In Ireland we have the phenomenon known as a Spoiled Priest. Unlike a spoiled child, this does not refer to a Priest throwing a temper tantrum.
Sexual abuse is also a secret crime, one that usually has no witness. Shame and secrecy keep a child from talking to siblings about the abuse, even if all the children in a family are being sexually assaulted. In contrast, if a child is physically or emotionally abused, the abuse is likely to occur in front of the other children in the family, at least some of the time. The physical and emotional abuse becomes part of the family's explicit history. Sexual abuse does not.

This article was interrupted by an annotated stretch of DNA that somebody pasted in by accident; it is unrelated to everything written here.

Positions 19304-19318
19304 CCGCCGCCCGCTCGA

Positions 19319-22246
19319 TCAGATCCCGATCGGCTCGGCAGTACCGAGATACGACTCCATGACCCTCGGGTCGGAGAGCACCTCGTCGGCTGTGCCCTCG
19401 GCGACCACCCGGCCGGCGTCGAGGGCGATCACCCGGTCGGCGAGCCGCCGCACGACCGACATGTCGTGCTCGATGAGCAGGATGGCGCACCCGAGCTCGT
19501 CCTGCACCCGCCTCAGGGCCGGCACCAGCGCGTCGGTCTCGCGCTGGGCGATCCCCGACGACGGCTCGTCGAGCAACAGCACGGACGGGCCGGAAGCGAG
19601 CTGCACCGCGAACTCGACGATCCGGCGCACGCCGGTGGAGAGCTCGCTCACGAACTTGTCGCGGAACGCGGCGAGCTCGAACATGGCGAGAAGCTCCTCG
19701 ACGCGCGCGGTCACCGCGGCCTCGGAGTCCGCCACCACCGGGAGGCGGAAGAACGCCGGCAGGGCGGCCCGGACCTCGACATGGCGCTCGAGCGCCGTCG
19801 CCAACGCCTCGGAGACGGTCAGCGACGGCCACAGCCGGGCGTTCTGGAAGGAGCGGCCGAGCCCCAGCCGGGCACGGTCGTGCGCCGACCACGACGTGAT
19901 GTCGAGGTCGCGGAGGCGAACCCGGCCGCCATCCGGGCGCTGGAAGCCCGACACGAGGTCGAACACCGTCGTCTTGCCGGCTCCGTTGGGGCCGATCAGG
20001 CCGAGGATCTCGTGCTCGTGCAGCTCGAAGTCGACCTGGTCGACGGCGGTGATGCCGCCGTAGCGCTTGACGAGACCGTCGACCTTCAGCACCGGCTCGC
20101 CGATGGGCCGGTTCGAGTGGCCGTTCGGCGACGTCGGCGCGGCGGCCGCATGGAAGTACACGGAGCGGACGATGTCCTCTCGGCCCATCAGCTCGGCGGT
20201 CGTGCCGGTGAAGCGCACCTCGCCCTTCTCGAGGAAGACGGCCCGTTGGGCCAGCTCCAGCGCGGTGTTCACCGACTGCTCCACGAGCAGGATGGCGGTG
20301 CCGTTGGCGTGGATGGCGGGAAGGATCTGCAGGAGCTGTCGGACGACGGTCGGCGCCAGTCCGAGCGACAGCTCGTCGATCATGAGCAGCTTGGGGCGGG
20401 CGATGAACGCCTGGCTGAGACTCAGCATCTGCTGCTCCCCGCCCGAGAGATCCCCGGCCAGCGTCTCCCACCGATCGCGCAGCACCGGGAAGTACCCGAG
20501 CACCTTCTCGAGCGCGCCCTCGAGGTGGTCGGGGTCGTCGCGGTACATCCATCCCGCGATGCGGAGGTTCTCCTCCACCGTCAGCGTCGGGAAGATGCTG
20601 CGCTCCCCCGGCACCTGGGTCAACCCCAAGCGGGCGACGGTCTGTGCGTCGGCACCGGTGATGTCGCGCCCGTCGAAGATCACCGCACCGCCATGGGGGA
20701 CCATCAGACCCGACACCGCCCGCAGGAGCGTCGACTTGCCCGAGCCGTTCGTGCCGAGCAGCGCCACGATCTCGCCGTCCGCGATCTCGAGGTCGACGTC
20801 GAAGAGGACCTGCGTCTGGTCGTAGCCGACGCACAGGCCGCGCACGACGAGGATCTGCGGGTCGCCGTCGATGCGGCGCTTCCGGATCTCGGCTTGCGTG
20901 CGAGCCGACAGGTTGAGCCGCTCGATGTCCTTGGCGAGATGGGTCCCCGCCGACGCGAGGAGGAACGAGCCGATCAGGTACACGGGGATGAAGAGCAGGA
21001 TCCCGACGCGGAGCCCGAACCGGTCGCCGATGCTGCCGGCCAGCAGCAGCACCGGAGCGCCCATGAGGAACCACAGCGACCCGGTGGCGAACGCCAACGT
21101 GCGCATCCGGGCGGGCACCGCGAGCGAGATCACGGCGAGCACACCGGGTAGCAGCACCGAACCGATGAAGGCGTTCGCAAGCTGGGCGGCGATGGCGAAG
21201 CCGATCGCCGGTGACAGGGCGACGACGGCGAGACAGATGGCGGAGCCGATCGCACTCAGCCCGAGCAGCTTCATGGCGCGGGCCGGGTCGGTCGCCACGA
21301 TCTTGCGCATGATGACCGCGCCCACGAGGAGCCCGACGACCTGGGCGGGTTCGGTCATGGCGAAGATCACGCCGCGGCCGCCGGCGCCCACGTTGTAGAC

The survivor movements were also challenging the notion of a dysfunctional family as the cause and culture of abuse, rather than being one of the many places where abuse nested. This notion, which in the 1990s and early 1980s was the dominant understanding of professionals characterised the sex abuser as a pathetic person who had been denied sex and warmth by his wife, who in turn denied warmth to her daughters. Out of this dysfunctional triad grew the far-too-cosy incest dyad. Simply diagnosed, relying on the signs: alcoholic father, cold distant mother, provocative daughter. Simply resolved, because everyone would want to stop, to return to the functioning family where mum and dad had sex and daughter concentrated on her exams. Professionals really believed for a while that sex offenders would want to stop what they were doing. They thought if abuse were decriminalised, abusers would seek help. The survivors knew different. P5